Quote of the week
The Singularity has always sounded to me like a secular version of the Rapture. It seems to fit very neatly into that same God-shaped hole.
Articles of the week
- Bud Caddell: Emerging Bets at the Intersection of Technology & Culture
Bud Caddell from Deutsch LA took his team of innovation strategists to SXSW this year to study all the startups launching there. They aggregated all their insights and put them into this report. It’s a great overview about current trends in the US startup world and what marketers can learn from them.
- Fred Wilson: Culture and Fit
Fred Wilson, head of Union Square Ventures, discusses some common mistakes made in companies’ hiring processes, and where the focus should really lie: culture and fit should be prized above talent and renown.
- Technology Review: The Facebook Fallacy
Michael Wolff explains how Facebook is not only on course to go bust, but will take the rest of the ad-supported Web with it. A controversial and compelling case on the state of affairs of ad-based online business, and why current methods cannot be successful in the long run.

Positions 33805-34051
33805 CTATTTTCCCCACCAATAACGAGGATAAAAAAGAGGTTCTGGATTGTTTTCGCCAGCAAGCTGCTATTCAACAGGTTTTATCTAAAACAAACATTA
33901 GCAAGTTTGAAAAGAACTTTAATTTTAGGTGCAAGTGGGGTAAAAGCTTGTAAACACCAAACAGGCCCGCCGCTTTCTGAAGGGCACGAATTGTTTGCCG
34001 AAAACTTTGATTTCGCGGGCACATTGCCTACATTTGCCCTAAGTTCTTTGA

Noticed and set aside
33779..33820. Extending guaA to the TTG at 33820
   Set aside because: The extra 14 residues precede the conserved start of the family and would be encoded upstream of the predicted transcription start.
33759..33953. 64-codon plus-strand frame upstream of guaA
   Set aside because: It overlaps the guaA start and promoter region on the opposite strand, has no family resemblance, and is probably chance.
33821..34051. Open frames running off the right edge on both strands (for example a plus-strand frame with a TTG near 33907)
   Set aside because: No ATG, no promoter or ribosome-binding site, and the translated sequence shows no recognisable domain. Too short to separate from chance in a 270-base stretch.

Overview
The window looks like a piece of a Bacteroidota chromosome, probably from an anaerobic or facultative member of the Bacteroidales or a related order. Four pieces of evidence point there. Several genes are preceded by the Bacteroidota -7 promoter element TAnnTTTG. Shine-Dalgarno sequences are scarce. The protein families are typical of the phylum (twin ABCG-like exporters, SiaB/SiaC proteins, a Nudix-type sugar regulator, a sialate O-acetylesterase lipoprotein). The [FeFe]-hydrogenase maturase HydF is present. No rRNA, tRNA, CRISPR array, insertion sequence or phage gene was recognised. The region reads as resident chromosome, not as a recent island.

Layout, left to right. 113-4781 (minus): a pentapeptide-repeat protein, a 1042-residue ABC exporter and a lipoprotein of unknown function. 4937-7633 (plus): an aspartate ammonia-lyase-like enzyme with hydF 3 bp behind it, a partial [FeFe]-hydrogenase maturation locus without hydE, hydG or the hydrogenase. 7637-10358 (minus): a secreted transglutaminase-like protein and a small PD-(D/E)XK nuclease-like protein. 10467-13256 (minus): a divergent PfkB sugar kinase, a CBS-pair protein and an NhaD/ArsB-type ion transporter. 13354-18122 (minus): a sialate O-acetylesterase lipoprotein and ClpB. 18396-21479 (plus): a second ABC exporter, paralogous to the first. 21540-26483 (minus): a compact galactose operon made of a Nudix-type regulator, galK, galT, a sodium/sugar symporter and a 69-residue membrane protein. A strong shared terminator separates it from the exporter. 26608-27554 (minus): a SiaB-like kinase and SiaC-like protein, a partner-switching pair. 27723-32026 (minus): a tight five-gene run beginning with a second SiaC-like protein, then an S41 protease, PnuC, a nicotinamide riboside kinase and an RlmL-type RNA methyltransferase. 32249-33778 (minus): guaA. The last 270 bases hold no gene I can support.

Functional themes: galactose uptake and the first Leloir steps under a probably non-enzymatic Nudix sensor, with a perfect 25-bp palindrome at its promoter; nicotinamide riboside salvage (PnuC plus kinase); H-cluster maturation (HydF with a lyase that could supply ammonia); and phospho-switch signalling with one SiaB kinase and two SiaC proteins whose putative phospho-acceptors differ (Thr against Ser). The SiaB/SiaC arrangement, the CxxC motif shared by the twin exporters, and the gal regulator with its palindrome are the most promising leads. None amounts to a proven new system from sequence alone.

- O’Reilly Radar: Parsing a new Pew report: 3 ways the Internet is shaping healthcare
Pew Internet and Life Project recently coducted a survey on how people inform themselves about health. Alex Howard breaks down the study’s findings into three key trends: Quantified Self, participatory medicine and what he calls the ‘new digital divide.’ Mobile health data, it seems, is particularly helpful, but in the hands of people who aren’t as likely to need it. The article prompts some interesting questions about how we could make this kind of information more accessible.
- New York Times: Disruptions: A Beacon to Silicon Valley, From a Start-Up for Children
Since our conversation with Zach last November, we have been eagerly awaiting the public appearance of his new venture. DIY is here and it is shaping up to be an interesting community for kids who make things. The kids post pictures of their work online, and can find inspiration in users’ projects, from melted crayon paintings to soda bottle rockets. It’s nice to see the Internet evolving in a way that appeals to a different age group.